The rapid social and commercial acceptance of marijuana and marijuana-related products continues apace, with America's largest pharmacy chain announcing it will begin carrying cannabidiol (CBD) oil.
Curaleaf Holdings Inc. announced Wednesday that some of its CBD products would be sold at CVS stores in at least eight states, Marketwatch reported Thursday. In a statement provided to Marketwatch, CVS said it was already selling CBD products in eight states—Alabama, California, Colorado, Illinois, Indiana, Kentucky, Maryland, and Tennessee. Recreational marijuana is legal in California and Colorado, while medical marijuana is legal in Illinois and Maryland, and the other four states have legalized CBD products that are low in tetrahydrocannabinol (THC), the more potent compound contained in marijuana.
The federal government's excruciatingly slow acceptance of CBD means that only one product, the anti-siezure drug Epidiolex, has received FDA approval. Other CBD products made from marijuana remain illegal under federal law, while CBD products made from hemp now reside in a legal grey area after the 2018 Farm Bill saw hemp decriminalized at the federal level.
As Reason's Mike Riggs explored in a February feature, there's still a raging debate over the medical value of CBD even though most states have realized that there's nothing dangerous about letting people use it:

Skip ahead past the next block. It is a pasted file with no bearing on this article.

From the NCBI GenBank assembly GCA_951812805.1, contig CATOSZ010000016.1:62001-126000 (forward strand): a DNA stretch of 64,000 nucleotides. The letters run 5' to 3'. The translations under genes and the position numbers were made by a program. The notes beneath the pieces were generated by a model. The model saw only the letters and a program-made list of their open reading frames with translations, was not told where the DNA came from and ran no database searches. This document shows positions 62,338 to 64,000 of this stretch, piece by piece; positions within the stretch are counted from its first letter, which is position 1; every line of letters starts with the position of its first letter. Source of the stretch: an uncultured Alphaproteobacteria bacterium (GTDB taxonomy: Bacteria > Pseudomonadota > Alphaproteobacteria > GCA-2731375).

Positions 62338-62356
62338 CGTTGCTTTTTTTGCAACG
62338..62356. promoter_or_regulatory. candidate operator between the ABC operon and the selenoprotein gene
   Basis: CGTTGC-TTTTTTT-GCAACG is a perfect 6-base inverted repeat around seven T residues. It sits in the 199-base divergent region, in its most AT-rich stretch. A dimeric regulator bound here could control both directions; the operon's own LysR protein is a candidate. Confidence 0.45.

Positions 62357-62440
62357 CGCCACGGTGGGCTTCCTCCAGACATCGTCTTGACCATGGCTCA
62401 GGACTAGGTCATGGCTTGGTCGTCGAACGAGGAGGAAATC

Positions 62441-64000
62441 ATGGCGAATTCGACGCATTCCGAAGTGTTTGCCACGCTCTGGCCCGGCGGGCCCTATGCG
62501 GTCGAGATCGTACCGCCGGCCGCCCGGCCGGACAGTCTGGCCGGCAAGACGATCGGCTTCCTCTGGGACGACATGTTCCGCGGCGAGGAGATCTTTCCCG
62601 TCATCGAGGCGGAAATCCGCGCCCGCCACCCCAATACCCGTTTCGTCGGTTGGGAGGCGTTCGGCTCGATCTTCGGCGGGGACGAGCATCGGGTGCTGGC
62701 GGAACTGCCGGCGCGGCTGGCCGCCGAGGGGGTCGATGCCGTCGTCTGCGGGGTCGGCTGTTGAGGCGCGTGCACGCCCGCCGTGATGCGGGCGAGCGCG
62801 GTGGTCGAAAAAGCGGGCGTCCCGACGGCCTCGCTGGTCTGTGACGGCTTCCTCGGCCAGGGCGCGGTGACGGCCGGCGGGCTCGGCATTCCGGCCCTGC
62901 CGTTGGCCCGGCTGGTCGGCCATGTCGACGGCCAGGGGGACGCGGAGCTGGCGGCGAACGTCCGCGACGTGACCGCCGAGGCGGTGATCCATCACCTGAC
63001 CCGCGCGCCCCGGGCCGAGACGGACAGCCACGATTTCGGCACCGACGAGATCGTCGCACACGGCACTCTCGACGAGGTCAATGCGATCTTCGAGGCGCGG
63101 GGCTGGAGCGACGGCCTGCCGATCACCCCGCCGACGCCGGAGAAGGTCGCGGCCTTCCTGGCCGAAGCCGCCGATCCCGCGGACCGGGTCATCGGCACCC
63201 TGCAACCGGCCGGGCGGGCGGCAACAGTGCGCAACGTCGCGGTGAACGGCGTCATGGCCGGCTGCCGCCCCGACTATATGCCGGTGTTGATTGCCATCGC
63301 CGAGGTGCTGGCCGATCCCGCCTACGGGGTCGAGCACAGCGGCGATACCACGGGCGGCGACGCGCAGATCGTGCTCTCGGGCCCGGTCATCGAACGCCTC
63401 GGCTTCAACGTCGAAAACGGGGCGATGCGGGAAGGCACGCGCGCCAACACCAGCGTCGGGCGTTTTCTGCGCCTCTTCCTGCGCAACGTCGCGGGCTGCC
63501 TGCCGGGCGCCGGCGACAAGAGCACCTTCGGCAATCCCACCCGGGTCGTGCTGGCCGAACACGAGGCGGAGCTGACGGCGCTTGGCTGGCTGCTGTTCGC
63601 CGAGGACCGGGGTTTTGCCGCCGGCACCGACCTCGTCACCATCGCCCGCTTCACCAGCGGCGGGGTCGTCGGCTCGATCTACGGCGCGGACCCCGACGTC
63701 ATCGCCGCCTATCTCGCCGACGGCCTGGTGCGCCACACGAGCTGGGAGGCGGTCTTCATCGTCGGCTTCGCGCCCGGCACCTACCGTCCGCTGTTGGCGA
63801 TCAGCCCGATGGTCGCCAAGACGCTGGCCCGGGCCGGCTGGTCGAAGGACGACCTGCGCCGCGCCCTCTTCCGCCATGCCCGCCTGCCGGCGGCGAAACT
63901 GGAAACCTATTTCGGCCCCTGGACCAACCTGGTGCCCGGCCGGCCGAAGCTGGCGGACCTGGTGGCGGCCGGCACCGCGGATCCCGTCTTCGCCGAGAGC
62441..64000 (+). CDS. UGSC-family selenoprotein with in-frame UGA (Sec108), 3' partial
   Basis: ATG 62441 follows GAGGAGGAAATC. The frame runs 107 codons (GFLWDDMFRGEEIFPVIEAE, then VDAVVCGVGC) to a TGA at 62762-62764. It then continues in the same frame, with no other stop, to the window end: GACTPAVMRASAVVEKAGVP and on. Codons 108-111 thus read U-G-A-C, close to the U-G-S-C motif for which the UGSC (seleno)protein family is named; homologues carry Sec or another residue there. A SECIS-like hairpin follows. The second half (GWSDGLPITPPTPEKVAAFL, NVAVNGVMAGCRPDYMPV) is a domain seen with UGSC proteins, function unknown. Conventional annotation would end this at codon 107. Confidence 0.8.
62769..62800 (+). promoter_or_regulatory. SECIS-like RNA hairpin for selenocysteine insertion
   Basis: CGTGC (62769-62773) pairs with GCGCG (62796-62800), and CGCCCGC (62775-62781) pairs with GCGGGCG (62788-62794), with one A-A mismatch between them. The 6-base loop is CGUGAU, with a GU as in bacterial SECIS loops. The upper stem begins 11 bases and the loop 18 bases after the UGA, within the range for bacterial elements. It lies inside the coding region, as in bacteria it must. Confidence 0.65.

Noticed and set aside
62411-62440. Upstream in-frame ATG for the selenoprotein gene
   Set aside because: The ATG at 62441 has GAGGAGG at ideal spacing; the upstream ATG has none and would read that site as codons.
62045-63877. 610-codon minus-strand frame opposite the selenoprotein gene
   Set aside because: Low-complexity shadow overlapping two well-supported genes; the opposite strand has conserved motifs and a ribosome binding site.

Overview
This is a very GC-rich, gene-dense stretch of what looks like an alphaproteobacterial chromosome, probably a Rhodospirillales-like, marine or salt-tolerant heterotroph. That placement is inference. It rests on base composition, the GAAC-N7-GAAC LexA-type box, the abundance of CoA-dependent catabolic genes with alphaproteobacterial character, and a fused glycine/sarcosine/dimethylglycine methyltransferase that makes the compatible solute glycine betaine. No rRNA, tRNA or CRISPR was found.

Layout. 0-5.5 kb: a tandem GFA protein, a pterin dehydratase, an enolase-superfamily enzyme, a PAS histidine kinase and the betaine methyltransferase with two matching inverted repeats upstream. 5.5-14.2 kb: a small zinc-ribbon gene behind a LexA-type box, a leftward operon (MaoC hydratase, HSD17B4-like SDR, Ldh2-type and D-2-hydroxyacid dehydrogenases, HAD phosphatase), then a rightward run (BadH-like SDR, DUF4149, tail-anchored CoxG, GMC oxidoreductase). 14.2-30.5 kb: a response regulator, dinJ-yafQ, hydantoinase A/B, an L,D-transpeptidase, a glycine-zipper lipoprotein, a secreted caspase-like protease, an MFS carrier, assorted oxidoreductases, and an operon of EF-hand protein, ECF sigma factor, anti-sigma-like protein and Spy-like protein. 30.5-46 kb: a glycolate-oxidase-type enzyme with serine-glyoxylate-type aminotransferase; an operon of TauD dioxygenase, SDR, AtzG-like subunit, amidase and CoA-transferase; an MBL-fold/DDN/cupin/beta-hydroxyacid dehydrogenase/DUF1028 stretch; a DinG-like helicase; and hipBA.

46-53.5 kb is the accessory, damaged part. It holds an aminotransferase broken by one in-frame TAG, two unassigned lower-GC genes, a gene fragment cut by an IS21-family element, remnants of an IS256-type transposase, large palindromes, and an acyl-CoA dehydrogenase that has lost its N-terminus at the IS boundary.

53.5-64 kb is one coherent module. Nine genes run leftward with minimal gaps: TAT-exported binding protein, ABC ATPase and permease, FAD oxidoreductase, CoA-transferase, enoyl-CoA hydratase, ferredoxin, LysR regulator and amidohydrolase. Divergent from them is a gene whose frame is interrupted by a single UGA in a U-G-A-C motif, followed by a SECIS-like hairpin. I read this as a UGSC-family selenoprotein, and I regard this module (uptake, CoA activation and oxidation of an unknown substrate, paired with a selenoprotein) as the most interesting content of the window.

The idea that CBD is a vitamin, or should be treated like one, is an increasingly popular argument among cannabis reform advocates. Armentano and Cotte both mentioned it in interviews as perhaps the ideal way forward. The FDA could require marketers of cannabis products to undergo facility inspections, and it could enforce strict labeling requirements, as it does with nutritional supplements. But it wouldn't require cannabis products to undergo extensive clinical trials, as it does now…
Treating CBD products like nutritional supplements would, of course, require the FDA to cede some of its power. The agency can entirely prevent a pharmaceutical drug from going to market, because pharmaceuticals are expensive to make and their value is explicitly tied to FDA approval. By comparison, nutritional supplements are cheaper to make and don't require FDA approval before going to market. Nutritional supplement companies are like the turtles in a Mario Brothers game. The FDA can and does bop them, but the ratio of regulators to regulatees favors the latter.
That sort of regulation sounds far better than the type of overzealous enforcement that was on full display earlier this week in Duncanville, Texas, where armed police officers raided two stores and seized more than $50,000 in CBD products, according to local news reports.
As CBD goes more more mainstream, such raids will be increasingly difficult to rationalize. It's one thing for cops to claim that a small tobacco shop was selling a dangerous product, but much more difficult to make the case that a national chain of pharmacies is endangering the public in the same way.
The war on drugs won't be won only in state capitols and county counthouses, it seems, but also under the flurescent lighting of the neighborhood drug store where you get your multivitamins and 99-cent cans of Arizona iced tea.